But anyway, back to the apples, the only way our apples can disappear, so to say, is when they are either digested or they decompose. But when these processes happen, what is really happening?
No, they are seriously not vanishing! What really happens is that the molecules are breaking down and changing shape – while the atoms remain the same. And for the sake of remembrance and brevity, let me now repeat that:

                                                           The atoms
the same.

            And I suppose this principle can be called T.A.R.T.S. if you wish to compress it any further…though anyhow, what is really happening in this world is the Process of Reallocation, instead of a positive–negative system where more items can be created when there are not enough to be taken away.
           See the flaw right there? When we ‘subtract’ into ‘negative’ territory, we are in reality creating more apples, so to say, and reallocating them to an area called ‘negative,’ which could actually be considered anything else we would want to call it, such as ‘Happy’ or ‘Laughable’ or ‘Illusory.’
            Understand how this is all working? And while the meaning of things here may seem a bit abstract, keep in mind that this is not just semantics, either – it is a matter of what is possible and what is not.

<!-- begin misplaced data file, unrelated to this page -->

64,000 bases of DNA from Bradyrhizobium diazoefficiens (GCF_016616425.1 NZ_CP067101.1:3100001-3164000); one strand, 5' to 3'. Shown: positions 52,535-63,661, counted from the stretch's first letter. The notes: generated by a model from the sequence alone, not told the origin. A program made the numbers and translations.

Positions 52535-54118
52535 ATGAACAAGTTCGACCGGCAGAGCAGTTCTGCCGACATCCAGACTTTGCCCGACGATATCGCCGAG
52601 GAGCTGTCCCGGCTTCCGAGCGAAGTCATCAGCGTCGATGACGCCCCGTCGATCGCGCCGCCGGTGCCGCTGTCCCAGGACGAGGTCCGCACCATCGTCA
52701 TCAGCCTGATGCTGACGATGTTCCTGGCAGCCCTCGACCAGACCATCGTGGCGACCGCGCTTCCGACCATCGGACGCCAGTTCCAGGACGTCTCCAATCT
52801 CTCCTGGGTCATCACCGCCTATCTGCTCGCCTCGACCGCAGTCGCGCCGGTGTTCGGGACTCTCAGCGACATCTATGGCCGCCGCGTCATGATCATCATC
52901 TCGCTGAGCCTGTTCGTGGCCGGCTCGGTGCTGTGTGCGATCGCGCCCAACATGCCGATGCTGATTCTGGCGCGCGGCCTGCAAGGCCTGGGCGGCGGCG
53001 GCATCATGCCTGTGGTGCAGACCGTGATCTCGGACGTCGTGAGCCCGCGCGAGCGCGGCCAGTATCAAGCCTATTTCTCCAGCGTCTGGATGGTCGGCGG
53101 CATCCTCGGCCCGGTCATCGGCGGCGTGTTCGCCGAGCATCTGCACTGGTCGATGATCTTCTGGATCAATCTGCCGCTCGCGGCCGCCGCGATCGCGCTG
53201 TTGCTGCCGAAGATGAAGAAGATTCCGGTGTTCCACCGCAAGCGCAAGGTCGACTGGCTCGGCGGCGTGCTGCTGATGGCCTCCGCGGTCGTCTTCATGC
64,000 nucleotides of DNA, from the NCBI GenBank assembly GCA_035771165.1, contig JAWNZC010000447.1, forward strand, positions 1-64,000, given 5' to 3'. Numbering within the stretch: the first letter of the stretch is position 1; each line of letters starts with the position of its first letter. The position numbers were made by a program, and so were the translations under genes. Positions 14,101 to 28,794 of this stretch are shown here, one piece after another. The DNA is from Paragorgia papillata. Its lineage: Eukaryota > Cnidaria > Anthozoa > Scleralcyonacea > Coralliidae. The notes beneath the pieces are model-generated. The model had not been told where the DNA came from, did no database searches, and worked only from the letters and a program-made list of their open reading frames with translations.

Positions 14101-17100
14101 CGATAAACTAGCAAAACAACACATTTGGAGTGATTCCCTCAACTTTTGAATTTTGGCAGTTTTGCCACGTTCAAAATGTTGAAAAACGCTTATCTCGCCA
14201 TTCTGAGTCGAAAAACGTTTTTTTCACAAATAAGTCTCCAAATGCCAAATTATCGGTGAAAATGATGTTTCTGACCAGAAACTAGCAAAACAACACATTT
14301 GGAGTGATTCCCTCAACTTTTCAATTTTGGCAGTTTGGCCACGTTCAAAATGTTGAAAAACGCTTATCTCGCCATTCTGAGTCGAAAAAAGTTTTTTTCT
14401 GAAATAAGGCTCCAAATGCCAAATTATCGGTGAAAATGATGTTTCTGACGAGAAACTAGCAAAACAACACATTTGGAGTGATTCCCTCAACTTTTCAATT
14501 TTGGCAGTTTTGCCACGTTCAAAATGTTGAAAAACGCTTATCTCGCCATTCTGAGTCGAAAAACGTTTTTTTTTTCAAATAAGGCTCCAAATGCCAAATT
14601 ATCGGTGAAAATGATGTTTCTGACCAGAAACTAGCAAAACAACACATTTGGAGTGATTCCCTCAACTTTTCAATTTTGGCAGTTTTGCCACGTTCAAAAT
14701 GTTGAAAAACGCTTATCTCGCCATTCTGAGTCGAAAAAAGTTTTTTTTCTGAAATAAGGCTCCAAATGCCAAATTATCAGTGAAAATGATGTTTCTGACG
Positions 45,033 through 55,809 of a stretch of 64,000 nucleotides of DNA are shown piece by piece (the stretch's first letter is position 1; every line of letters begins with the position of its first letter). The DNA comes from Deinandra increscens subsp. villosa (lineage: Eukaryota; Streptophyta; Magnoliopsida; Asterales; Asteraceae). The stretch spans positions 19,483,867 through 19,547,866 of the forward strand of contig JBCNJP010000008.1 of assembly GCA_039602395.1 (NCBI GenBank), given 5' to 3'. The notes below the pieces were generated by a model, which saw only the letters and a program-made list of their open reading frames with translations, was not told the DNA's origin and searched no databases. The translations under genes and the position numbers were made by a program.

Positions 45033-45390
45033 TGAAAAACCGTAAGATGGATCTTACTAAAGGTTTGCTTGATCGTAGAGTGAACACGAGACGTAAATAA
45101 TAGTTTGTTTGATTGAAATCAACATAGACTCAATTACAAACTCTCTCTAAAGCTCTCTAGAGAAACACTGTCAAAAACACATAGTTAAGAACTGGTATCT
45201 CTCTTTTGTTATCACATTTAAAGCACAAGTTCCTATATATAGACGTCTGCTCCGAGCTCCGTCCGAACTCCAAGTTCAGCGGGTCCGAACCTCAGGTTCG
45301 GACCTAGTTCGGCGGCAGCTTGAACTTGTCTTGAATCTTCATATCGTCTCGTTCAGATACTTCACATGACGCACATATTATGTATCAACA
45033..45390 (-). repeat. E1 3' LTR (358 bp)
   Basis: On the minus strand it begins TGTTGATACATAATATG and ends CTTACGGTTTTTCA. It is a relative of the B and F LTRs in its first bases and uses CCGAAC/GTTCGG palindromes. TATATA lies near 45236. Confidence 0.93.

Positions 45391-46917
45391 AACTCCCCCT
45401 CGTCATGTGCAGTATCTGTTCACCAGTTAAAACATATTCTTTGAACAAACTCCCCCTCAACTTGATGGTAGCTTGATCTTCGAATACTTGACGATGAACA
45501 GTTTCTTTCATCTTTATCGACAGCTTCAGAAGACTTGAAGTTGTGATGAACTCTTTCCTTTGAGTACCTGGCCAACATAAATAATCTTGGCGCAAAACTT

As the first law of thermodynamics poetically states:

                        “Energy can neither be created nor destroyed.
                        It can only change forms.” [3]

            Another big thing to realize is the way our atom’s charges work with electrons. Electrons do not have a ‘negative’ charge, rather, they have a ‘South’ charge compared to a ‘North’ charge, or better yet, just simply a particle that has a different way of being than another particle.
            For thoroughness, if we continue using the quadrified directional system,
N S E W, which I must say is not by any means correct, then we can assign values to the components of our atoms as follows:

Electron: North Charge
Proton: South Charge
Neutron: East Charge
?Unidentified Component?: West Charge

But maybe, to compensate for a lack of a building block, these ‘charges’ should actually be related to our 3–Dimensional grid of X Y Z. So then, we can label the three components like this:

Electron: X Charge
Proton: Y Charge
Neutron: Z Charge

            This does seem to be much more accommodating, especially since the elusive fourth factor can then be considered time (T). Though like I said, even this conception of charges may, and very well probably is, very flawed in itself.
           However, it is at least a more truthful start to better modeling our reality, especially compared to the deceptive ‘positive’ (+1) and ‘negative’ (–1) system, because the only numbers we can ever have are ‘positive,’ regardless of how they are described.